1. An emphasis on high income
Unlike other strategies that look to generate high total return by going into more esoteric asset classes and/or employing leverage—in effect, exposing investors to more drawdown, volatility and liquidity risk—we are primarily focused on identifying securities that offer high current income. Global credit markets are broad and deep enough today for our individual sector teams worldwide to source value. We believe adherence to this income-focused approach can be attractive for investors such as pension funds and retail investors seeking an attractive source of income for their portfolios.
2. An emphasis on daily liquidity
Global credit markets offer a wide range of investment opportunities; however, investors need to be mindful of the liquidity risk associated with higher-risk assets. Our Investment Team, in conjunction with our Risk Management Team, continually looks for the best risk-reward opportunities, all the while looking to use our liquidity budget wisely.
Depending on prevailing market conditions and valuations, we will invest opportunistically in sectors such as middle market debt, collateralized loan obligations (CLOs) and whole loans (i.e., when we believe we are receiving sufficient incremental yield for the illiquidity risk), but we work to avoid having outsized exposures to illiquid securities or asset classes. This emphasis on daily liquidity may be compelling for investors who have concerns about our strategy’s ability to meet redemptions during challenging market conditions.
3. An emphasis on flexibility
First generation multi-sector strategies were typically tethered to a hybrid benchmark (e.g., 33% high-yield, 33% emerging markets, 33% bank loans), but these eventually failed to keep pace with the evolution of global credit markets. Our MAC strategy is “unconstrained” (i.e., non-benchmarked) which offers our investment team the maximum amount of flexibility from both an investment and a risk-management perspective. The absence of a benchmark means our portfolio is neither tethered to a low-yielding index nor is it obligated to own specific sectors of an index. This is important, as credit markets have performed impressively over the last seven years, but not without episodes of elevated volatility along the way.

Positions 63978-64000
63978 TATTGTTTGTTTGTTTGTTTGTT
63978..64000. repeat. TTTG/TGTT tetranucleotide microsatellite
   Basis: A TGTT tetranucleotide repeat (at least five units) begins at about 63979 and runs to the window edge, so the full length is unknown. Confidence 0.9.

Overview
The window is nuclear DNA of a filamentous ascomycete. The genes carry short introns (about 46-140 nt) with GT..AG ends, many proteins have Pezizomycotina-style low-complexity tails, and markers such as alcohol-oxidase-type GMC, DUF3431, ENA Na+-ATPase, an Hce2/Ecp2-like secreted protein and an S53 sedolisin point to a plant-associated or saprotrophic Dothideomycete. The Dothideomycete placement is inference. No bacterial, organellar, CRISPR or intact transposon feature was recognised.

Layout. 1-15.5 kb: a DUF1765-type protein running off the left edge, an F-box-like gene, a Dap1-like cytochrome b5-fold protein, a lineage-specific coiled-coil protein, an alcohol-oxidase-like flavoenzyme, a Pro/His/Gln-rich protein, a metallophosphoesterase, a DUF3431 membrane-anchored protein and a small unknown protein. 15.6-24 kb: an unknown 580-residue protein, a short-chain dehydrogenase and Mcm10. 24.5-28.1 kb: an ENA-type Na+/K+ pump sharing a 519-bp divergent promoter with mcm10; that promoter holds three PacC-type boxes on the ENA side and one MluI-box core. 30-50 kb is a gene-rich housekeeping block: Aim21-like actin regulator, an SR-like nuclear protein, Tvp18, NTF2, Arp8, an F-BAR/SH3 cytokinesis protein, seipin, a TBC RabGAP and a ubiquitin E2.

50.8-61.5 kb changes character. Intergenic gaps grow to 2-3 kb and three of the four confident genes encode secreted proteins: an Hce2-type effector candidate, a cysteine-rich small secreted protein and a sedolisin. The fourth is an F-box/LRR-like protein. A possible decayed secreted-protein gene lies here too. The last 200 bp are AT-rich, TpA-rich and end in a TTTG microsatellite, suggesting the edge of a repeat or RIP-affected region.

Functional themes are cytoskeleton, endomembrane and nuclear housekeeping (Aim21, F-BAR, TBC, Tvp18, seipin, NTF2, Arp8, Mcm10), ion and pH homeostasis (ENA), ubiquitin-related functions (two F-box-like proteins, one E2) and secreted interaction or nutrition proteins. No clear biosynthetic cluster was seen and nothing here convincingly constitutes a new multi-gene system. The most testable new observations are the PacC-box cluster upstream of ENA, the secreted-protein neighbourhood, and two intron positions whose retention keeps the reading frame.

In an effort to mitigate portfolio volatility, our MAC strategy is managed to a target volatility of 5% to 7% (this is in line with the historical volatility observed in various unhedged global bond indices as measured by indices such as the Bloomberg Barclays Multiverse Index). This volatility range (or risk budget) allows us sufficient latitude to seek value across global credit markets, while simultaneously acting as a key risk-control factor. As highlighted in Exhibit 2, our MAC strategy has been able to successfully weather a number of challenging market episodes since its inception in 2010.
With most sectors still trading at or near their post-crisis tights, our MAC strategy can shift to those sectors and subsectors that currently offer the most compelling risk-adjusted returns. We aim to recalibrate portfolio exposures through the primary and secondary cash markets. Regulatory changes in recent years, however, have made it significantly more costly for dealers to hold inventory. This has constrained market liquidity and made it difficult for market participants to sell or source bonds in adverse markets without incurring high transaction costs, which ultimately eat into portfolio returns. To address this, our MAC strategy uses derivatives on credit indices (CDX)—this market has evolved over the years to become a useful and cost-effective liquidity and credit exposure management tool—to help calibrate credit exposures in our MAC portfolio during risk-on and risk-off markets.
Exhibit 3 depicts MAC’s historical allocation since inception while Exhibit 4 shows the historical ranges by sector since inception.